On reviewing such facts, we conclude District Court was not clearly erroneous in reaching a subjective satisfaction Montoya (i) on or about October 9-11, 1979, formed and continued a conspiracy to transport aliens illegally, (ii) knowingly and willfully was a member of the conspiracy, (iii) committed the specific act of helping the aliens cross the river, and (iv) did so in furtherance of the object of the conspiracy. In so far as establishing that the facts which the government could prove would constitute the crime being admitted our determination would stand even if this Court credited Montoya's protest he lacked knowledge of the previous developments or other specific arrangements of the agreement prior to his meeting Cordero and the aliens at the river on October 11, 1979. Whatever such protestations might amount to concerning voluntariness, they did not require the Court to disregard the government's statement of the evidence showing the defendant's knowledge and participation in the protested activities.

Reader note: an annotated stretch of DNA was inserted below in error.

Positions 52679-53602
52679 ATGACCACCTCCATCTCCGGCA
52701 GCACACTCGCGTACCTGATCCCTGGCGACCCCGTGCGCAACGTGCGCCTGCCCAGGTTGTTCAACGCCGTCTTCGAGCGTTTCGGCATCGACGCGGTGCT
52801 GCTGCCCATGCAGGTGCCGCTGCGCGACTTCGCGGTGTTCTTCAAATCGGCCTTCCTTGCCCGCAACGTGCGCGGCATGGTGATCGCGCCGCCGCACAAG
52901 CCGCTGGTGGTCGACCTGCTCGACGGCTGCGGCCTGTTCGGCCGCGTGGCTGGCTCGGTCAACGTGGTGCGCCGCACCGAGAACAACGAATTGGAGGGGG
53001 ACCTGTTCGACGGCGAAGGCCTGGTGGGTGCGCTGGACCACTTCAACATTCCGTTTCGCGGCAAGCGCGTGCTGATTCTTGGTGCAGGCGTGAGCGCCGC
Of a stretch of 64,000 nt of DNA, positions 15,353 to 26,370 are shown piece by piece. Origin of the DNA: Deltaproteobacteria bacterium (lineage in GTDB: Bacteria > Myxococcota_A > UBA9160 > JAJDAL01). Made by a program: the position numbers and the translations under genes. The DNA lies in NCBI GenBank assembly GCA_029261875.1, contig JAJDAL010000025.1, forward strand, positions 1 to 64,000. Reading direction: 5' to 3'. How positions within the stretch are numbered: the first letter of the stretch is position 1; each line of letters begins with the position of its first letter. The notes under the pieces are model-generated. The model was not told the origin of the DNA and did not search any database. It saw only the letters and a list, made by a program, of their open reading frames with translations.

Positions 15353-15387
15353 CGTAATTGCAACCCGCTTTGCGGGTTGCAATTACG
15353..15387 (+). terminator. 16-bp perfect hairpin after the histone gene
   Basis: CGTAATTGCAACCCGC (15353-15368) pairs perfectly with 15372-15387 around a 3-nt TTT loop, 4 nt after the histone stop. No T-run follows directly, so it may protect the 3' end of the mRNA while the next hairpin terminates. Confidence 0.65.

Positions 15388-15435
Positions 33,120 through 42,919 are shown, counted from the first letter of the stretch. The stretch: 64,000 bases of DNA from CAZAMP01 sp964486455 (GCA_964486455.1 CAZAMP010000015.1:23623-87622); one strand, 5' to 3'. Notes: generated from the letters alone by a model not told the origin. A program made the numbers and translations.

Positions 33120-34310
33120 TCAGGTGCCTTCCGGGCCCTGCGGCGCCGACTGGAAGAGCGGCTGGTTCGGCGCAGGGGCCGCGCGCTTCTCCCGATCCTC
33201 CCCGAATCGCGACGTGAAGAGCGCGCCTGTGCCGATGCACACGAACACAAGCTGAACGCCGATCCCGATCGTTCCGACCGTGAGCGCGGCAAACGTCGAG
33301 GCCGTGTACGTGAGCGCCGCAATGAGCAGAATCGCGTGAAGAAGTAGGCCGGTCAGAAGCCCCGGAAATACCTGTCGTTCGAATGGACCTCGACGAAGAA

Nor are our views altered when considered in light of Cordero's statements regarding Montoya's involvement in the arrangements prior to the night the river was crossed. First, a close reading of Cordero's statements don't completely negate Montoya's guilt. At the time of his arrest, Cordero informed the border agents Montoya had told him he had aliens available for transport. During the Rule 11 hearing, Cordero merely denied having a conversation with Montoya in Ciudad Acuna or telling Montoya anything about this business. Inasmuch as experience indicates in these illegal alien transportation cases one person recruits the aliens, another holds them and a third transports them, these statements by Cordero can be interpreted to suggest that although Montoya did not know the specific details regarding this case, he was holding aliens for another transport. This inference is supported by Montoya's admission during the Rule 11 hearing he knew he was helping aliens illegally cross the river. Second, Montoya heard Cordero deny his involvement in the incident. Yet, despite knowing evidence of these exculpatory statements was available to him at trial because District Court had explained to him his right to present evidence and witnesses to show his innocence, Montoya decided to plead guilty. In light of this knowledge, we can infer Montoya made a logical, reasoned decision to plead guilty to Count One rather than run the risk of being convicted and sentenced for all five counts.